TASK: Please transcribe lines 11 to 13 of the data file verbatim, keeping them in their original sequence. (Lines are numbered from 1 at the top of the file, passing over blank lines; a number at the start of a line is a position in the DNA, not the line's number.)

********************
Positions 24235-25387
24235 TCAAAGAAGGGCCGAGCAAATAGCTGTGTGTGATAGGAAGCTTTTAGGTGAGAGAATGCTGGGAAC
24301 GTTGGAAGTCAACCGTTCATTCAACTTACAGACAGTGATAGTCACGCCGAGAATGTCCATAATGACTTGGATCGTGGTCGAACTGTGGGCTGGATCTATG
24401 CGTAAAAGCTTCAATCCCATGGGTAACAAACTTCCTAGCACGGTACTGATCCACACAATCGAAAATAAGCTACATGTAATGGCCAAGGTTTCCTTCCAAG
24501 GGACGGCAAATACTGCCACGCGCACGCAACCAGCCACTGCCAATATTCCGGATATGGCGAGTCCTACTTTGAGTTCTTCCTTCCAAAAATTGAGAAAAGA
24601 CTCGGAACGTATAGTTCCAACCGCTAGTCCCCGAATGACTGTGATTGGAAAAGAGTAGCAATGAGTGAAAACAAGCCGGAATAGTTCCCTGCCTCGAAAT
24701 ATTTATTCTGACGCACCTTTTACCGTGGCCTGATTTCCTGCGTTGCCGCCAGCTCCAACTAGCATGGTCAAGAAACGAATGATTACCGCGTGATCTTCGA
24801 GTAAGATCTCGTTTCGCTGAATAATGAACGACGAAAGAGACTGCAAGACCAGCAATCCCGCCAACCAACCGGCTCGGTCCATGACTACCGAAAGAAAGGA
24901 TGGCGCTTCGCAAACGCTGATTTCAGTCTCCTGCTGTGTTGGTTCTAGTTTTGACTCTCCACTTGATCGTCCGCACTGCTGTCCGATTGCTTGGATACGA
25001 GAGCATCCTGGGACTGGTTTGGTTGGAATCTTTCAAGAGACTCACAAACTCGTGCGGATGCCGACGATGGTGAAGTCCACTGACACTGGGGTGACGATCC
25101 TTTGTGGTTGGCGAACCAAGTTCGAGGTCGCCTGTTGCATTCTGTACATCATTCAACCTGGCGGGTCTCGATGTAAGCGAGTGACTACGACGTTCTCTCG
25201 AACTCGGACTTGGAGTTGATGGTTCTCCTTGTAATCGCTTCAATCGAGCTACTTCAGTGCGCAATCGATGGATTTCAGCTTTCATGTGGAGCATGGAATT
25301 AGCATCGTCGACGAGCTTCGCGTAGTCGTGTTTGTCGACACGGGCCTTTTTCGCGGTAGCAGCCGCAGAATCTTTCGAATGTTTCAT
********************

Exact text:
25101 TTTGTGGTTGGCGAACCAAGTTCGAGGTCGCCTGTTGCATTCTGTACATCATTCAACCTGGCGGGTCTCGATGTAAGCGAGTGACTACGACGTTCTCTCG
25201 AACTCGGACTTGGAGTTGATGGTTCTCCTTGTAATCGCTTCAATCGAGCTACTTCAGTGCGCAATCGATGGATTTCAGCTTTCATGTGGAGCATGGAATT
25301 AGCATCGTCGACGAGCTTCGCGTAGTCGTGTTTGTCGACACGGGCCTTTTTCGCGGTAGCAGCCGCAGAATCTTTCGAATGTTTCAT